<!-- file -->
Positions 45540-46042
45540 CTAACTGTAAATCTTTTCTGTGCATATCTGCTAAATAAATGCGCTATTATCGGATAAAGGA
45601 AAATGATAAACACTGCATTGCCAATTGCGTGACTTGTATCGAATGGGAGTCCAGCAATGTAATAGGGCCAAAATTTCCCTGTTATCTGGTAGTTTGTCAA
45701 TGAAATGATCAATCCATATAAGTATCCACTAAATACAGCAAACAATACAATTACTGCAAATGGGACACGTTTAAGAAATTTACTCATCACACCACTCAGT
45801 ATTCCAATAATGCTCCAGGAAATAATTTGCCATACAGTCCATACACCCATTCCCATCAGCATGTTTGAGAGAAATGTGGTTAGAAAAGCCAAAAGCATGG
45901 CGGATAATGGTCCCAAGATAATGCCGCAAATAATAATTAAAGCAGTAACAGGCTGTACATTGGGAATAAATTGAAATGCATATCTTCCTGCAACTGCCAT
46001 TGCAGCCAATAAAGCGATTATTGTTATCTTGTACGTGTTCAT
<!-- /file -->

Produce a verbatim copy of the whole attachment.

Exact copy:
Positions 45540-46042
45540 CTAACTGTAAATCTTTTCTGTGCATATCTGCTAAATAAATGCGCTATTATCGGATAAAGGA
45601 AAATGATAAACACTGCATTGCCAATTGCGTGACTTGTATCGAATGGGAGTCCAGCAATGTAATAGGGCCAAAATTTCCCTGTTATCTGGTAGTTTGTCAA
45701 TGAAATGATCAATCCATATAAGTATCCACTAAATACAGCAAACAATACAATTACTGCAAATGGGACACGTTTAAGAAATTTACTCATCACACCACTCAGT
45801 ATTCCAATAATGCTCCAGGAAATAATTTGCCATACAGTCCATACACCCATTCCCATCAGCATGTTTGAGAGAAATGTGGTTAGAAAAGCCAAAAGCATGG
45901 CGGATAATGGTCCCAAGATAATGCCGCAAATAATAATTAAAGCAGTAACAGGCTGTACATTGGGAATAAATTGAAATGCATATCTTCCTGCAACTGCCAT
46001 TGCAGCCAATAAAGCGATTATTGTTATCTTGTACGTGTTCAT